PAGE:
In recent months, Americans have been buying firearms in record numbers. The motivations behind these purchases are as diverse as the purchasers, and firearms play many different roles in Americans’ lives. You may decide to buy a firearm for any one of several reasons.
Recreational and Competition Shooting
Firearms sports in the United States involve many very different styles of shooting and many very different kinds of guns. You may enjoy breaking clay pigeons with a shotgun in Skeet, Sporting Clays, or Trap Shooting competitions. You might prefer dynamic, fast-paced practical shooting with modern semiautomatic firearms in IPSC, IDPA, or 3-Gun matches. Many shooters prefer the slow, precise character of long-range benchrest shooting. You can even dress up in old west costume and shoot “cowboy action” sixguns with the Single Action Shooting Society.
Hunting is a family tradition for many Americans, and it’s an excellent way to combine an interest in firearms with the joy of the outdoors, while simultaneously putting food on your table. You can hunt waterfowl and upland birds with a shotgun, or squirrels with a rimfire rifle. Larger animals like deer are usually harvested with a rifle or with shotgun slugs. Hunters looking for a greater challenge or a sense of tradition even hunt with handguns or old-fashioned muzzleloading rifles.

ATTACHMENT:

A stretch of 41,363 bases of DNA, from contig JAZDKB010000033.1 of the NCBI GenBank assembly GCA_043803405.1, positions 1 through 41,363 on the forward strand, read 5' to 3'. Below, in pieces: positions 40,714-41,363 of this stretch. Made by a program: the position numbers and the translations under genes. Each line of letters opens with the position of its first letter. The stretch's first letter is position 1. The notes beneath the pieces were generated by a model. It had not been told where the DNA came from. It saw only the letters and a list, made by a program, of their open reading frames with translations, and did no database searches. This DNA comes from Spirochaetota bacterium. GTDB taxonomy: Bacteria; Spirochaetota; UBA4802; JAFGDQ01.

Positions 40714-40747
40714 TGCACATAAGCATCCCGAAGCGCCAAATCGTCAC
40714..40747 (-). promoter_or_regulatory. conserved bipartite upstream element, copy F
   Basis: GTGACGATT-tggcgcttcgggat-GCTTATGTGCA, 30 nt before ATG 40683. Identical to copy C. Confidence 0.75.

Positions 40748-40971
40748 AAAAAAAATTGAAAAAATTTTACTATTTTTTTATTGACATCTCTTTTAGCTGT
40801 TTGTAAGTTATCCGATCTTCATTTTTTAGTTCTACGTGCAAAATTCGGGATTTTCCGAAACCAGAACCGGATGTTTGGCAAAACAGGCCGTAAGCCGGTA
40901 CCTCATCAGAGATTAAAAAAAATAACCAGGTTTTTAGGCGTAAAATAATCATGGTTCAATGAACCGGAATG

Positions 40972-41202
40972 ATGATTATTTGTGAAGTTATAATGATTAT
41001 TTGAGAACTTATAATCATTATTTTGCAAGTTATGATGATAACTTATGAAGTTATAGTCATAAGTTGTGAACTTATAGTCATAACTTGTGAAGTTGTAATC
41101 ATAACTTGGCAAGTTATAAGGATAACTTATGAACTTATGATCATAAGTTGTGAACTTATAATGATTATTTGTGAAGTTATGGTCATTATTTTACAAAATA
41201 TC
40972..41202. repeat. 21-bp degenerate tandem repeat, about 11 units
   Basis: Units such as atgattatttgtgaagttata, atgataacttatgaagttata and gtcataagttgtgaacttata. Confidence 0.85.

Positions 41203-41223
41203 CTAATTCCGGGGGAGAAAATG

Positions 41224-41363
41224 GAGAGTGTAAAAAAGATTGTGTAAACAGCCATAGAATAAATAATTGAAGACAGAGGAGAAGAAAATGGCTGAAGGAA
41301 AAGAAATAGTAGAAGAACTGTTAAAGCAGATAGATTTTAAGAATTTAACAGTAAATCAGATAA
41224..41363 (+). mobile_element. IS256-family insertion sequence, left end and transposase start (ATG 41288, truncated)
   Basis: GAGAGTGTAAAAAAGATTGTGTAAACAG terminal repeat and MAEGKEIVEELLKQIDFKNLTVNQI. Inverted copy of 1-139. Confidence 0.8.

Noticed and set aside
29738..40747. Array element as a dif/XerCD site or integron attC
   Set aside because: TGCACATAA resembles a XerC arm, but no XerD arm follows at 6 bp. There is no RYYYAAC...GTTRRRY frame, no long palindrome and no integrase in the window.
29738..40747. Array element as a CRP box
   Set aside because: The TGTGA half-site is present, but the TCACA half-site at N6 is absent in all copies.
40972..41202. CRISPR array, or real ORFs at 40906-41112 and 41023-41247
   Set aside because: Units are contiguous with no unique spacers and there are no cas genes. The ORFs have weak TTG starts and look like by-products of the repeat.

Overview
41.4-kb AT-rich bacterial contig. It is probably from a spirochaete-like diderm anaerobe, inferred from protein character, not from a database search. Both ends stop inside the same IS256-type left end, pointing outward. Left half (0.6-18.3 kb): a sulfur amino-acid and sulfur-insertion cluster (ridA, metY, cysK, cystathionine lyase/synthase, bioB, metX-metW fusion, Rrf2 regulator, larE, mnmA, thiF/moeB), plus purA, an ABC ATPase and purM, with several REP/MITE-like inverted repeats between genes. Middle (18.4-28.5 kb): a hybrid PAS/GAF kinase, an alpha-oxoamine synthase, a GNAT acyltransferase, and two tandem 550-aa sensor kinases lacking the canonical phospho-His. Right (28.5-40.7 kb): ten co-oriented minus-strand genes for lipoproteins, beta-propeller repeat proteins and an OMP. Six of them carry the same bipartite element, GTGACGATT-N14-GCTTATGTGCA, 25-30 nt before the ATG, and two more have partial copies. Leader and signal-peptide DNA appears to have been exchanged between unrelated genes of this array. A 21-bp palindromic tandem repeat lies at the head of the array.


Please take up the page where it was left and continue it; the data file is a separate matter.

Firearms have been inextricably linked to history since their invention, and collecting historically significant guns is a common hobby. You might be interested in the bolt-action rifles of World War I, or in the guns of the Old West. You might want to collect the black powder rifles of the Civil War, or the firearms used in your favorite movie or video game. There are as many different themes of gun collections as there are gun collectors.
While people buy guns for many different reasons, the most common is personal defense. According to a 2017 Pew Research poll, 67% of respondents cited “protection” as one of their motivations for gun ownership. State laws vary widely, making it important to understand the regulations in your home state before carrying a firearm, but carrying a handgun for self defense is legal in the great majority of the United States. Even in regions that restrict concealed carry, Americans commonly own handguns, shotguns, and semiautomatic rifles for self defense in the home.
You may choose to have a personal firearm for any one or more of these reasons, and knowing exactly why you want to own a firearm can help guide your selection of an appropriate gun that best fits your needs and preferences. You may even find that the gun you buy for personal defense can also be used in competition shooting, or fit into a collection of guns that interest you for their history. No matter what attracts you to gun ownership, you’ll find many other people and clubs in the US who share your interests.